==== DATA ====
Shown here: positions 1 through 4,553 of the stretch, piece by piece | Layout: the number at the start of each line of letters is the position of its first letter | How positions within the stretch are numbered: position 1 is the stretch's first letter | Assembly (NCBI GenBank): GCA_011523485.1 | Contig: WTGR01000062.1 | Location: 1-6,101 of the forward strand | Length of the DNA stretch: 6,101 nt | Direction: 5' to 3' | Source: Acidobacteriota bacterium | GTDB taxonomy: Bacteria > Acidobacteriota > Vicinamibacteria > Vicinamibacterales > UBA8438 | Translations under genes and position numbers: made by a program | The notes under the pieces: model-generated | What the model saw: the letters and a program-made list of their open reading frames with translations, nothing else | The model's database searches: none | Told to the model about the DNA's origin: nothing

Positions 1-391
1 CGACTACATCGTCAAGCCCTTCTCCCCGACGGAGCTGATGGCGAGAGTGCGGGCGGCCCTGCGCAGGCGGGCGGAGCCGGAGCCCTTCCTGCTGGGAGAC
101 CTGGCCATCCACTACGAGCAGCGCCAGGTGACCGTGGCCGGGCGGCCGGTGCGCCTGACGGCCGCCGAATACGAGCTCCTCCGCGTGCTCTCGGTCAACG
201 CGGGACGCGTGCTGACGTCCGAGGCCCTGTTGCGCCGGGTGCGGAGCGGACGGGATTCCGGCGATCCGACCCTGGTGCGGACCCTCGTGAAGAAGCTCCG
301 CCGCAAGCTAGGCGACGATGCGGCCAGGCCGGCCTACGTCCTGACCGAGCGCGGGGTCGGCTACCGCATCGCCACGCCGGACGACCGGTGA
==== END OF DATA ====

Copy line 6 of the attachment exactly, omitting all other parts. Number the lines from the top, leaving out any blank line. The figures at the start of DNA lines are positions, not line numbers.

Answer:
301 CCGCAAGCTAGGCGACGATGCGGCCAGGCCGGCCTACGTCCTGACCGAGCGCGGGGTCGGCTACCGCATCGCCACGCCGGACGACCGGTGA